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Need a Passport? Make Sure You Pay the Tax Man First!

January 9, 2017 | By More

delinquent taxes and passportsWe all have heard about the legends of people in times gone by who left for another country when faced with criminal charges here. However, this is no longer a possibility for American tax payers. The IRS reserves the right to revoke your passport for noncompliance with tax laws. This could have huge ramifications for many people as passports are increasingly used as identification even on domestic flights.

Flying Domestic? Get Your Papers in Order

Airline security has become increasingly stringent, making it difficult for many people to travel quickly. In addition to long security lines and the need for five or more different forms of identification, you may need a passport in the near future as well according to several sources. This is an unprecedented move in the United States, where passports were once a need only for people planning to leave North America. While it will pose an inconvenience for many, it may leave people who are behind on their taxes permanently grounded.

The Real ID Act and You

The Real ID Act has standardized the requirements to get photo identification such as a state ID or a driver’s license across states. New York, Louisiana, New Hampshire, and Minnesota are the sole four renegade states that have failed to institute this federal act, which means that identification cards from these states may soon not be valid identification for interstate air travel. People from these states will need a federal form of picture identification, which for most people means a passport.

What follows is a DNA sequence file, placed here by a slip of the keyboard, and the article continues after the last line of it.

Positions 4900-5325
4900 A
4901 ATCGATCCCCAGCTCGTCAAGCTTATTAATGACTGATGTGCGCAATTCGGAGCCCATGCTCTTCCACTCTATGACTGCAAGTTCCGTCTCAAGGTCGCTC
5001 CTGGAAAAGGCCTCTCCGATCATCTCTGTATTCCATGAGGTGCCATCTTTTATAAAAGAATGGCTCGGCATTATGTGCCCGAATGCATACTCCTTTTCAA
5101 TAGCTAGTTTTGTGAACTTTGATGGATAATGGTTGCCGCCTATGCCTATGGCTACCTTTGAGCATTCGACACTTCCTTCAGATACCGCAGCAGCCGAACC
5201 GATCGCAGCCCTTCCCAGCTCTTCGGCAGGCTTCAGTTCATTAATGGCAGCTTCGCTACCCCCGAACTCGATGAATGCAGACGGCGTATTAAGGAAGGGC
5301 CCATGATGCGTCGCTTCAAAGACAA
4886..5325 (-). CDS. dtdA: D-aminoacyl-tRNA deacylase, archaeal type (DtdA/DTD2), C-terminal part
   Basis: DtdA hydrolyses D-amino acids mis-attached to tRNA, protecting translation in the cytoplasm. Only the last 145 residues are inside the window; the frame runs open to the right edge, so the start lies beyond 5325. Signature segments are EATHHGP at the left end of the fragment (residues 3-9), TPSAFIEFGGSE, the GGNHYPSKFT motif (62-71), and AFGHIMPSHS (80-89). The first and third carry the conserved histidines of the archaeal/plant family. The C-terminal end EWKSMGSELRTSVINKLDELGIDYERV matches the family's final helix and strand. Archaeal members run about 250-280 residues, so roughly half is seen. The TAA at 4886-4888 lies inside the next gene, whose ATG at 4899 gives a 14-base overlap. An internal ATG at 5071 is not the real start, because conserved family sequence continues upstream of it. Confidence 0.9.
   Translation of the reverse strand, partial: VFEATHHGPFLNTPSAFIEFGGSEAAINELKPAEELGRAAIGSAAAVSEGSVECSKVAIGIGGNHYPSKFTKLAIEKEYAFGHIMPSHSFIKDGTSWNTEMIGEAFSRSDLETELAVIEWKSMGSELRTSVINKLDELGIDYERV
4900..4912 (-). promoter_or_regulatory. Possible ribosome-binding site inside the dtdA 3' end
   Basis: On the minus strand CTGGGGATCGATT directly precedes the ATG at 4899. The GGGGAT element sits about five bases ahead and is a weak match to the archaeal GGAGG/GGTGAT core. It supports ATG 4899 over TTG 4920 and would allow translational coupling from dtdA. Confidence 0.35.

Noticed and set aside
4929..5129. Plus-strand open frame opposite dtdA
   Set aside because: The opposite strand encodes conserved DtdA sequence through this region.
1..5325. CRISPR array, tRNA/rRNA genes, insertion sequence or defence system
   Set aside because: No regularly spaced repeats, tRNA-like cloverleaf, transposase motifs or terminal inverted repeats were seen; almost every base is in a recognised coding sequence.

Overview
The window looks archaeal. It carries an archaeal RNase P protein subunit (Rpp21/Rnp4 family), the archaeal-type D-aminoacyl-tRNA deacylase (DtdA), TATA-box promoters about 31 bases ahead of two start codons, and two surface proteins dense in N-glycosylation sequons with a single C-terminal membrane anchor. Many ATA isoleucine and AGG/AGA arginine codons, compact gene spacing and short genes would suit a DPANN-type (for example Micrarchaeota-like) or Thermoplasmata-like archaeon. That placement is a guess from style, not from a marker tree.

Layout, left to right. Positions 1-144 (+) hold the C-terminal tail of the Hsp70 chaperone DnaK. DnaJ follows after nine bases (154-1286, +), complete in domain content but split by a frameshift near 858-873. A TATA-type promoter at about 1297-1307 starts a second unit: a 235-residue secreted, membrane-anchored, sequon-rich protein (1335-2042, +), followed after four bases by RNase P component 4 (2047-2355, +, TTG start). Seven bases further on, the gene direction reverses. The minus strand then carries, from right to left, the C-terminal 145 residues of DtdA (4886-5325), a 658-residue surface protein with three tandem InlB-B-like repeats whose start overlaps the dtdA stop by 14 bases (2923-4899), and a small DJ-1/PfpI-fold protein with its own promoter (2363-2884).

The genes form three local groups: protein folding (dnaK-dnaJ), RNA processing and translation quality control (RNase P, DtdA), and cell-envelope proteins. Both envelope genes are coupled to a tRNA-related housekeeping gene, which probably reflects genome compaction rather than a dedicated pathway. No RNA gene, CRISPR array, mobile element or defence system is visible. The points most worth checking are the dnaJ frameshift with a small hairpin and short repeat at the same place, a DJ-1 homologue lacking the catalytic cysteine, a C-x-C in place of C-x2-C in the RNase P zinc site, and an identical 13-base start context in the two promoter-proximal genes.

However, there are significant barriers to procuring a passport. People struggle to get this document if they do not have the money for the application and processing. In addition, people who are convicted criminals as well as those who are on the wrong side of the IRS often cannot get a passport. Simply failing to pay your taxes may leave you unable to fly the friendly skies if you are from one of the aforementioned four states.

How Can the IRS Take Your Passport?

At the same time that ID laws are changing, the sphere of power of the IRS is changing as well. Section 7345 of the tax code includes a new line allowing the tax agency to revoke or deny passports to anyone owing more than $50,000 to the IRS. The bill enacting this law was passed quietly by a Senate and House majority and will take effect as early as 2017.

A wise man once observed that nothing is certain but death and taxes. If you are planning to see new sights in the near future, make sure your tax paperwork is in order so you can travel freely to the destination of your choice.

Contributed by Gary M. Kaplan – MAcc, MST, C.P.A.
Gary M. Kaplan, MAcc, MST, C.P.A. is located in Boca Raton, Florida. For more information or to contact Gary M. Kaplan, visit http://gkaplancpa.com/

Article information should not be used exclusively to make legal, financial or tax decisions. Because laws and rules can change frequently, topics may not always be updated to reflect these changes or may not apply to your unique situation. It’s prudent to seek out the advice of a professional for your specific needs.

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Category: Taxes

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